Neurofibromatosis type 1 patient attends Camp Fantastic for the first time

Dom and camp counselors

Dom (center) with his camp counselors Ethan (left) and Michael (right). 
Photo credit: Lianne Priede 

Thirteen-year-old Dom sits nervously on the platform of the ropes course, staring at his fellow campers far below. Their bodies look tiny from his perch, but their shouts of encouragement and support are loud and strong. Melanie, another camper who had navigated the course just before him, shouts, “Dom, you can do this! But if you don’t feel ready, it’s ok. We’re all here for you.” 

Dom has faced challenges before not of his own choosing. Diagnosed with neurofibromatosis type 1 (NF1) at birth, his life has been filled with doctor’s visits, hospital stays, uncomfortable treatments and tests and tumors that can be disfiguring and debilitating. 

Today he chooses to wait. “I don’t think I can do it guys; I need to come down.” He makes his way back down the long ladder and is greeted with warm smiles, high fives and hugs from those who understand in a way others cannot. They’ve been there.

The activities at Camp Fantastic do seem familiar: campfires and s'mores, swimming, horseback riding and farm visits. But this is no ordinary camp. This is Camp Fantastic, an annual week-long camp for pediatric cancer patients and survivors.  Even campers on active cancer treatment can participate through a partnership between Special Love and the NCI intramural research program, which provides 24-7 onsite medical support to the campers.  

Because of Dom’s diagnosis, he hasn’t always had the opportunity to do the things the average teenager does, but his first year at Camp Fantastic changed that. Before leaving for camp he was anxious but excited. “I’ve never been away from my family before, so I’m a little nervous about that, but I’m also excited to try new things,” he said.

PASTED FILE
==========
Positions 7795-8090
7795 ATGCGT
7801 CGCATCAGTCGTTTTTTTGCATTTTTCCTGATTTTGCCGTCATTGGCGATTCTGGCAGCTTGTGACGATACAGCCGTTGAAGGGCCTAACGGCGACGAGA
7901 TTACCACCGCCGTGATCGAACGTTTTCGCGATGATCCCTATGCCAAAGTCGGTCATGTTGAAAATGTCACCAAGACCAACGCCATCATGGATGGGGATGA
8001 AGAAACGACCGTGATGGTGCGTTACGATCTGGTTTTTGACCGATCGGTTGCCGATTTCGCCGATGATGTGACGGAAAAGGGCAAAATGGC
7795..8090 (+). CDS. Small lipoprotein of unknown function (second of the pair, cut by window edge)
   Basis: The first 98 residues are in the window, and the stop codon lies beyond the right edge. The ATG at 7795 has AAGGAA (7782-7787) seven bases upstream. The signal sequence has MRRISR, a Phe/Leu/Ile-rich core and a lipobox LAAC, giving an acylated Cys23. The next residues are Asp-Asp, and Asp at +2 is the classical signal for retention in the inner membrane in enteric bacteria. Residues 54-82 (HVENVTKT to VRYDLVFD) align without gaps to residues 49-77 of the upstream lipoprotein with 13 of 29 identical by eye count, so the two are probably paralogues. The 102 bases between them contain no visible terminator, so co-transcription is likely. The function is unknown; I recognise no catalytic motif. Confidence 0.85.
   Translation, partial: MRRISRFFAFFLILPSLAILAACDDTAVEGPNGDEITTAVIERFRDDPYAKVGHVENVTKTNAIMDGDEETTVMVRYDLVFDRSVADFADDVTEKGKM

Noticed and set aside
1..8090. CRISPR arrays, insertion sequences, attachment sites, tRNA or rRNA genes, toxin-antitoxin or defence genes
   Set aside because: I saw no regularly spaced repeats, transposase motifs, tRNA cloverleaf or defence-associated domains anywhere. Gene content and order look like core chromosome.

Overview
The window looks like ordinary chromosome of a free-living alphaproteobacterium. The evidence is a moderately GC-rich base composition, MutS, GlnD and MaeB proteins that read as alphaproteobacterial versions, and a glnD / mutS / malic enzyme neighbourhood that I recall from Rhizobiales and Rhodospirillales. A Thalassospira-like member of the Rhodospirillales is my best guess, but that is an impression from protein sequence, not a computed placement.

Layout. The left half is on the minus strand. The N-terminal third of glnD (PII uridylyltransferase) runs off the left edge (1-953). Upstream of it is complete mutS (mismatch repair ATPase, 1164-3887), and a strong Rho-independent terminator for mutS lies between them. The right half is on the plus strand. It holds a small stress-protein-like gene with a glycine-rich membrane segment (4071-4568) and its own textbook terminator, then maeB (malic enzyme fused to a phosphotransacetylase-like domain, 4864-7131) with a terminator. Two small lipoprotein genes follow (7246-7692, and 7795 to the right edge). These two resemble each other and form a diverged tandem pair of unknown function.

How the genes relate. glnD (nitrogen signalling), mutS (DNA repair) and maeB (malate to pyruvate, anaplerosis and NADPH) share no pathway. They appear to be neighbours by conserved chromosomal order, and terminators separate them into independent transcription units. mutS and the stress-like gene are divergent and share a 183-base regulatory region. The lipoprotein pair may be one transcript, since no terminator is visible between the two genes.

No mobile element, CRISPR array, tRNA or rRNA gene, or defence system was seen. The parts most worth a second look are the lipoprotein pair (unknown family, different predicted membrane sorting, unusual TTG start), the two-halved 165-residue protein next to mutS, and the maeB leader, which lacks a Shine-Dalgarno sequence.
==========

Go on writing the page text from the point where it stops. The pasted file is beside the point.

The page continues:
Over a week’s time, Dom did try lots of new things and some familiar ones in a setting of support, safety and friendship. He was a daily regular on the pool diving board, tried an escape room, performed card tricks for over 150 people at the highly anticipated camp talent show and danced at the safari-themed dance party. In between he forged friendships, especially with Travis, another NF1 patient. At campfire circle each night, he and others shared their fears and hopes with those who understand the best – those who are walking in their shoes. “We all just kind of got each other because we have all been through the same stuff,” Dom said.

That’s why when the end of camp arrives, many of the campers are teary-eyed while hugging each other and their camp counselors. Dave Smith, Senior Director of the camp, gathers all of the campers in the auditorium where a slideshow with photos and videos of the week is playing. A friendship circle follows, and Dave leads the campers in song and reminds them to carry a piece of camp with them every day. 

Dom says he can’t wait to return to Camp Fantastic next summer. The best part of camp? “The Teen Challenge course was my favorite. Even though I didn’t get to finish, but it gives me something to work on so that next year I can make it through.”

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To learn more about CCR's Pediatric Oncology Branch, click here.
 

 

Summary Posted: Thu, 09/12/2019